reintroducing this ancient unit of Islamic commerce to diminish the Muslim world’s
dependence on the US dollar. For further details see Tom Holland’s article of December
19
th
2002 in “The Far Eastern Economic Review”.
3
See:
http://www.imf.org/external/pubs/ft/ar/2002/eng/index.htm
Asian central banks
have not diversified FX
reserves greatly
The currency
composition of global
foreign exchange
reserves has barely
changed since 1999
Currency Composition of Foreign Reserves
1992
1997
1999
2001
US Dollars
55.3%
62.4%
68.4%
68.3%
Japanese Yen
7.6%
5.2%
5.5%
4.9%
Pounds Sterling
3.1%
3.7%
4.0%
4.0%
Swiss Franc
1.0%
0.7%
0.7%
0.7%
Euro
-
-
12.7%
13.0%
European Currencies
1
26.4%
19.7%
-
-
Others Unspecified
6.6%
8.3%
8.7%
9.1%
Source: IMF
1
DEM, FFC, NLG and ECU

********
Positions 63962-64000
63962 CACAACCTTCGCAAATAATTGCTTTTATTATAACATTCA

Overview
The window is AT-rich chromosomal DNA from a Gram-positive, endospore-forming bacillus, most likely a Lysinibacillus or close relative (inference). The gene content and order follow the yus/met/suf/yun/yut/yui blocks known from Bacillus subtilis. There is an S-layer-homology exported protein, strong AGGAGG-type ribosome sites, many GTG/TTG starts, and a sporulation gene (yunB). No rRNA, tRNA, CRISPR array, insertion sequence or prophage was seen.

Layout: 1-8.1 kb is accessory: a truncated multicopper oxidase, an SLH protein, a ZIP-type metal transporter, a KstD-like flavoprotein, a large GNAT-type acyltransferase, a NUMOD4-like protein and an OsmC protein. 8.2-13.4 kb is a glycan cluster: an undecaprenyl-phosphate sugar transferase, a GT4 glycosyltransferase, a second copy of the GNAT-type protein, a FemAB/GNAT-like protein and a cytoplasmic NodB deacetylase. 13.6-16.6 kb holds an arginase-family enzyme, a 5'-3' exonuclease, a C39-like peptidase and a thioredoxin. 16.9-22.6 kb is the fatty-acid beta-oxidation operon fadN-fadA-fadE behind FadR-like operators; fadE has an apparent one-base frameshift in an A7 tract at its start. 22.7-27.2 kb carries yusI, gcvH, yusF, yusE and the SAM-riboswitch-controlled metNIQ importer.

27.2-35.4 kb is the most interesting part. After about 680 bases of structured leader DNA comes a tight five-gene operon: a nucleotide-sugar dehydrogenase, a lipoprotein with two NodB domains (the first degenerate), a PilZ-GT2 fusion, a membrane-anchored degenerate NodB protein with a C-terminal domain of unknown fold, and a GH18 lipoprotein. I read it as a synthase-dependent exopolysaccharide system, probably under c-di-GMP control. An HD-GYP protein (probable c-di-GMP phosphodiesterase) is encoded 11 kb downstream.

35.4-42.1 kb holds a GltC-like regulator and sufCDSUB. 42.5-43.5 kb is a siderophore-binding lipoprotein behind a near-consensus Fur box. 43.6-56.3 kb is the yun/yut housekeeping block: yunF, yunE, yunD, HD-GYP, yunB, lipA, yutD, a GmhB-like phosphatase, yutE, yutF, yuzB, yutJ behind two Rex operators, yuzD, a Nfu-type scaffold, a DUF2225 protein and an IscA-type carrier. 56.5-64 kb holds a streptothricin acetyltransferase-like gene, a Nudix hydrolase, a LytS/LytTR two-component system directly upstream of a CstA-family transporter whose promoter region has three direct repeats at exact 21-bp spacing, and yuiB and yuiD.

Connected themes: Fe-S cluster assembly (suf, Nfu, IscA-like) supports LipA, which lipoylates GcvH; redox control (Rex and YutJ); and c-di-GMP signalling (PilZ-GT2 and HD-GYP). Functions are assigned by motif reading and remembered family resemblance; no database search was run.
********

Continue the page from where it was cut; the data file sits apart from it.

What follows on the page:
A Golden Moment for Asian Reserve Management?
DSG
Asia
10
February, 2003
5
indications of their currency allocations. For example, according Taiwan’s
Central Bank of China website:
4
“The bulk of… foreign exchange reserves
are deposited in overseas correspondent banks with excellent ratings.
Foreign exchange reserves in the US dollar account for a major share
of total reserves, followed by the euro and the Japanese Yen. This
composition is similar to those of other major central banks around the
world.” We recall seeing more specific numbers in the mid-1990s though in
recent years these releases seem to have dried up.
Top of the class for transparency is the HKMA,
5
which has published a
table of its reserves currency composition in its annual report every year
since 1997. As can be seen, the HKMA has been an exception to the global
trend in reducing its dollar holdings during the late 1990s, albeit they were
exceptionally high in the past reflecting the peculiarities of a currency board